Hello, I'm Mark Pearson.
The greased pig that is the U.S. economy seems to give no clear indication of where it's headed. One week it's up, the next week it's down. The news this week provides a typical mixed bag.
Wholesale prices, after dropping for two straight months, jumped a half-percent in June. Retailers, in turn, reported modest gains for the month, but not good enough to verify a rebound in the economy. And for the 21st week in a row, jobless claims were above the 400,000 mark, a level associated with a sluggish job market.
In the country, the concerns are focused on traditional summertime fare, including the politics of trade.
After determining that imports of Canadian wheat might harm the U-S wheat industry, the United States International Trade Commission imposed temporary duties of 12 percent on durum and 10 percent on hard red spring wheat. Because of those tariffs, the Canadian Wheat Board is predicting a drop in revenues of U.S. sales by as much as $6-million when compared to last year. The C-W-B puts the blame squarely on the additional duties.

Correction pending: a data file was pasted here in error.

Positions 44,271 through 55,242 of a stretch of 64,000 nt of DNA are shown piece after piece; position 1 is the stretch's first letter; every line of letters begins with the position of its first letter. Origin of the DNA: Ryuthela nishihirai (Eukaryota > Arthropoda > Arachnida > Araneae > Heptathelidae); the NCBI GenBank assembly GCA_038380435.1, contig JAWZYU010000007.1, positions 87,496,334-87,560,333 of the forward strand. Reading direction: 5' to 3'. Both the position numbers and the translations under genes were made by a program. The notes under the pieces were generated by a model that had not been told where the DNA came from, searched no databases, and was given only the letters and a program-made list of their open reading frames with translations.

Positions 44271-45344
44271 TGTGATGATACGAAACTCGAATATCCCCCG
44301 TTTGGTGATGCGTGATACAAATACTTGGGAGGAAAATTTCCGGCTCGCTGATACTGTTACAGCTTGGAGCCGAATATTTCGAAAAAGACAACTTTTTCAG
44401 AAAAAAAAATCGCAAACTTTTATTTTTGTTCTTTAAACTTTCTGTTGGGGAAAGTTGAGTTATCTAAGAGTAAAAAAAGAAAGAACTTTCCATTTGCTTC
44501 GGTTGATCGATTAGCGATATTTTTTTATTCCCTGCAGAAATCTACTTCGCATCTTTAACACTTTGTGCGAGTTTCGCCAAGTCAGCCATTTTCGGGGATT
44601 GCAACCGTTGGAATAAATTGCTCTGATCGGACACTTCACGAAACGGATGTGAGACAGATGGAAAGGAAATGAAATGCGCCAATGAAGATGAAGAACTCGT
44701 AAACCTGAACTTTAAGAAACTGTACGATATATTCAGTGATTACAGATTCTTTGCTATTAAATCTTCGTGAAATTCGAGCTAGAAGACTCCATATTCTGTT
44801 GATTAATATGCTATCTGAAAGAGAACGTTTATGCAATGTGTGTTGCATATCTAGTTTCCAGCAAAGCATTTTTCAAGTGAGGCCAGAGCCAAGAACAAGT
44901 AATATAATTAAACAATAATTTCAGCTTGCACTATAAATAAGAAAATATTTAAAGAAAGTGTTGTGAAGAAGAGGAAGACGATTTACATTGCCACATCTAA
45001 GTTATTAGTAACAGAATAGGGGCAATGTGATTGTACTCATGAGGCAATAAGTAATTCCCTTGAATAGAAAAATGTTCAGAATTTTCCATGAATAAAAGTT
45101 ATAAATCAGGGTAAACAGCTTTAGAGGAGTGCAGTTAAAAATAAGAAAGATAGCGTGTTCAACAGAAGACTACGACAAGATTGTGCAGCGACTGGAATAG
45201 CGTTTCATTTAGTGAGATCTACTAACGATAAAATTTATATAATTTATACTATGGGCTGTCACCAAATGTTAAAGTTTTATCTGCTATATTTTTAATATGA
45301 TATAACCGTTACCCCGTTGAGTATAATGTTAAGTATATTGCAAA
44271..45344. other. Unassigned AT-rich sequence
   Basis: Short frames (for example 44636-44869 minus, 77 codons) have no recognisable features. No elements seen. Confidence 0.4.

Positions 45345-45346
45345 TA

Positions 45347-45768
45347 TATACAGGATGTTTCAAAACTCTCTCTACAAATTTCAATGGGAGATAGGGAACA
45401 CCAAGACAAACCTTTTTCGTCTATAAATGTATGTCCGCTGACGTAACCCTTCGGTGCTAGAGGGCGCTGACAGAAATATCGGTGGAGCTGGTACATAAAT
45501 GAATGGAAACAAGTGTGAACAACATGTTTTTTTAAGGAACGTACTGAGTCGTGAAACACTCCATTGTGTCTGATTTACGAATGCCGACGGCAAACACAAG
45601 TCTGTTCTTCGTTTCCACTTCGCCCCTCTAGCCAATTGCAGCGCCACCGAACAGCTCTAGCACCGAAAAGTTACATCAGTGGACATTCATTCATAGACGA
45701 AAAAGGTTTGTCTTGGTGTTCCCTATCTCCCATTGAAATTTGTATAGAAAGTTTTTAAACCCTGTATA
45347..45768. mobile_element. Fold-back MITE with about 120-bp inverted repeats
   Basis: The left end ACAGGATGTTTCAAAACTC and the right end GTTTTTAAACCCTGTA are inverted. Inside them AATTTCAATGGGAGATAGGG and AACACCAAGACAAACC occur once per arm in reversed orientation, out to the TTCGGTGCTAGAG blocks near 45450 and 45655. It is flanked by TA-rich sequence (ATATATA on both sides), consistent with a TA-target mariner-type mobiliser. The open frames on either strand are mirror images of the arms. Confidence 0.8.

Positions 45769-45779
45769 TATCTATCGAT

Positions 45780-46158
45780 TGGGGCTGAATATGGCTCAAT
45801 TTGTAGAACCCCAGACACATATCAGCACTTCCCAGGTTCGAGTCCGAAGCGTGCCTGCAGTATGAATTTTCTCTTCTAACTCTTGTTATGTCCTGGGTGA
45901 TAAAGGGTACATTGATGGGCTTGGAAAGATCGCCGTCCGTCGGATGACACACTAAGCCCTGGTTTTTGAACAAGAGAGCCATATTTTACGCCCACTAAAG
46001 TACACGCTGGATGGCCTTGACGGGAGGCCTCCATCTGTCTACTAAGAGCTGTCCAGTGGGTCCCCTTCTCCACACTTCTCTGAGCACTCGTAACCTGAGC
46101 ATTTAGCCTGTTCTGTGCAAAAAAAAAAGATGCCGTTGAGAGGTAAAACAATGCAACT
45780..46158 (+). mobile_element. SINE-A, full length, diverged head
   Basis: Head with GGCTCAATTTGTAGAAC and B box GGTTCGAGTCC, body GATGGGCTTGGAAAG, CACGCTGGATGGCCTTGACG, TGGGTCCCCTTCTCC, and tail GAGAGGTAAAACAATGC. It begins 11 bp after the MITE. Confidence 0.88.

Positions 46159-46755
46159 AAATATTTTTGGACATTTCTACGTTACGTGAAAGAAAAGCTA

USDA numbers seem to support the Board's claim as only a meager 7.7 million bushels were imported during the first quarter of 2003. Last year, 26.6-million bushels had already passed over the border during the same period.
The current tariffs are just one more salvo in the trade battle that goes back to August of 2002. Those critical of the C-W-B claim it is a monopolistic marketing agent that sells its wheat below what it costs to produce it. Meanwhile, the board is accusing U-S wheat producers of using Canadian farmers as scapegoats for declining wheat acreage and production caused by global market factors.
The ITC is expected to rule if the tariffs will become permanent sometime in October.